by Ryan Wasoba
Today is Bosses Day. If you knew that before you read it here, chances are your boss informed you of this fact when you arrived at work this morning. Unless your first name is Max and you have Conan O'Brien on speed dial, your boss is probably not the Boss. In all actuality, the untouchable Bruce Springsteen might make a terrible employer. His office might be one filled with self-doubt and sexual harassment, where all employees are constantly told they deserve better or coaxed into spending the night in Bruce's arms. But, as with all places, the corner office could use a little more influence from the Boss. Below, the six Springsteen lyrics we'd most want our bosses to say to us.
6. "Long Walk Home" from Magic
"Here everybody has a neighbor/Everybody has a friend/Everybody has a reason to begin again"
It's rare for a combination of words to work as a rock song and a caption on a motivational poster. The "neighbor/friend" sentiment is more Mr. Rogers than Mr. Springsteen, yes. It's still a comforting thought for a workplace. Imagine slinking to your desk on Monday morning, dreading another monotonous week. Your boss comes up behind you, one hand on your shoulder, the other hooking the handle of a coffee mug, crooning in a Jersey growl so passionate it must be convincing — "Everybody has a reason to begin again." What a morale booster!
5. "Across The Border" from The Ghost of Tom Joad
"For you I'll build a house/High up on a grassy hill"
The ideal boss should make you feel special, wanted, valued. He/she is your indirect link to the American dream. Bruce wants to cut out the middleman and build you that house on the hill with the white picket fence and 2.3 children all by himself. Maybe a bit clingy for a professional relationship — think of the potential "I made you a house with my bare hands, the least you could do is get me that expense report in time" guilt trips — but such is life when you're working for the Boss.
4. "I'm A Rocker" from The River
"I got a Batmobile so I can reach ya' in a fast shake/When your world's in crisis of an impendin' heartbreak"
It's good to know your boss will be there for you when needed in your personal life. It's even better when said boss owns a Batmobile.3. "A Night With The Jersey Devil" - download only single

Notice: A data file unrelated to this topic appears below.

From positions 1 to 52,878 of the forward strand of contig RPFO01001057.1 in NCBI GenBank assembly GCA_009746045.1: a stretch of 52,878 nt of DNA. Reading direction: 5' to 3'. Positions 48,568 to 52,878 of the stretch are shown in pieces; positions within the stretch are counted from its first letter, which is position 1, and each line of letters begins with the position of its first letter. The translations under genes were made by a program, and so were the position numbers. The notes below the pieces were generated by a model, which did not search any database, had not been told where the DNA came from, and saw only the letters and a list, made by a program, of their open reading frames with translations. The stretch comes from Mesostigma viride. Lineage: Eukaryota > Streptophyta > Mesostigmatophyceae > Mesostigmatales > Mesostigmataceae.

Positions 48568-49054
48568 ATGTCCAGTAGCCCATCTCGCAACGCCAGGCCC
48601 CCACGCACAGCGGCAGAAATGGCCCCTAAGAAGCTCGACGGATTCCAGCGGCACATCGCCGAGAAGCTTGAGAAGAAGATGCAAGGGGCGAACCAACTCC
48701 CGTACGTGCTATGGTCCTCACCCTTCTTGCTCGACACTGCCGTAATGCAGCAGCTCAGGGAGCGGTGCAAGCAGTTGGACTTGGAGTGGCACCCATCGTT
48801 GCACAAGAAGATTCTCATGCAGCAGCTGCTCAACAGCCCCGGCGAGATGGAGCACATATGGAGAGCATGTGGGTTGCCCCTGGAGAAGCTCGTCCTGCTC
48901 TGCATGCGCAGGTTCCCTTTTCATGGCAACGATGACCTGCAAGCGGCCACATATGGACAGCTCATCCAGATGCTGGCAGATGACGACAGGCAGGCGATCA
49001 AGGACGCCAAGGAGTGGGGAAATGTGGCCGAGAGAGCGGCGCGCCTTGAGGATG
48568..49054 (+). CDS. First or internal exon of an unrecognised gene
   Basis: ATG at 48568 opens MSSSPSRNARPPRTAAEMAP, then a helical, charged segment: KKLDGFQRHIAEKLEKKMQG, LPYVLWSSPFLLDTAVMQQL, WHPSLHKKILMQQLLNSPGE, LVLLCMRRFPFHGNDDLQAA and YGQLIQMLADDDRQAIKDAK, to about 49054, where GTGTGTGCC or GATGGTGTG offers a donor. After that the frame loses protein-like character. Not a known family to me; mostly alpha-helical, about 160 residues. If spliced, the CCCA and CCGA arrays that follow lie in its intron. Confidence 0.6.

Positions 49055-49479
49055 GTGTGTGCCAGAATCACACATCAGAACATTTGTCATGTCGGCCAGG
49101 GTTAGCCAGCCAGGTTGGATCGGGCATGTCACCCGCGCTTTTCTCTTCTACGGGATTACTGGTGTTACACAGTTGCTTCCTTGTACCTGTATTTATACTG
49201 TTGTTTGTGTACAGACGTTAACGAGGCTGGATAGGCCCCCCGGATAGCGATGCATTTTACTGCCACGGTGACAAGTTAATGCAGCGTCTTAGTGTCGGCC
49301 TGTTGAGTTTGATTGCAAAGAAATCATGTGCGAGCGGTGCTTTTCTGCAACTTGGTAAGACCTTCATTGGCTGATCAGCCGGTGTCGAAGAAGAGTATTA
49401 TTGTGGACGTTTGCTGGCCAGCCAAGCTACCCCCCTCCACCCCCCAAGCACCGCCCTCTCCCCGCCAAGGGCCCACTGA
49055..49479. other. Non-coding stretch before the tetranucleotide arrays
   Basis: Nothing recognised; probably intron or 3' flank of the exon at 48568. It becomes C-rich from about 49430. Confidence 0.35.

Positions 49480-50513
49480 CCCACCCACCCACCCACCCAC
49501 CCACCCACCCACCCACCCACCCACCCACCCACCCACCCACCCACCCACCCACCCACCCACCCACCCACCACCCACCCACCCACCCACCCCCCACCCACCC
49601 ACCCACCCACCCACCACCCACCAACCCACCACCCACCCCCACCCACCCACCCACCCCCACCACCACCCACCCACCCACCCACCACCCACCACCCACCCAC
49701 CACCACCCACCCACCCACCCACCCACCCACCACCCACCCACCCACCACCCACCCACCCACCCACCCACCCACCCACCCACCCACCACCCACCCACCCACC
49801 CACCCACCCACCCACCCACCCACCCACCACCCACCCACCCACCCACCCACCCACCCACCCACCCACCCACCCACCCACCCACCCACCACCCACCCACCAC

"Drag me to the river, tie me in rocks/ Throw me in where it's deep and wide"
Everybody, regardless of race, creed, or temperament, will at one point in life want to kill the person who writes his or her paychecks. Bruce's lines on "A Night With The Jersey Devil" practically give you permission to do the deed. Would that hold up in court? Probably not. Later, he sings "Make me a guitar outta skin and human skull." Who knew Springsteen was so metal?
2. "All The Way Home" from Devil and Dust
"I know what it's like to have failed, baby/With the whole world lookin' on I know what it's like to have soared/And come crashin' like a drunk on a bar room floor"
There are two advantages to hearing these words in the workplace. First, it proves that your boss is empathetic and forgiving. Bruce knows what it's like to have failed, baby, so don't be so hard on yourself for accidentally omitting the fries on that last drive thru order. Secondly, as he admits to hitting rock bottom, being a passed out, boozed up loser in the past. he gives his subordinates some rich dirt to use as leverage. He is not exactly offering a get out of jail free card for failures, but he lets you know his expectations are reasonable.
1. "Rosalita (Come Out Tonight)" from The Wild, The Innocent, and the E Street Shuffle
"I ain't here for business/ I'm only here for fun"
In song context, the line reads as "I don't want a relationship, I just want to hook up." Erase the metaphor and I can't help but think of the less tragic moments of The Office, those times where Steve Carrell's Michael Scott character melts your heart with his charming naivete. If somebody said this was a lyric in the verse of Todd Rundgren's "Bang On The Drum All Day", I would probably believe them. When Bruce sings it, we're reminded of why people want to be professional musicians or actors or entertainers in general. Baby boomers love to say that when you love what you do, you never work a day in your life. It's nice to get some money in your billfold, sure, but that isn't the point. Bruce Springsteen, The Boss, the voice of the working man, isn't here for business. The zeroes on his royalty check are a perk, but he's only here for fun.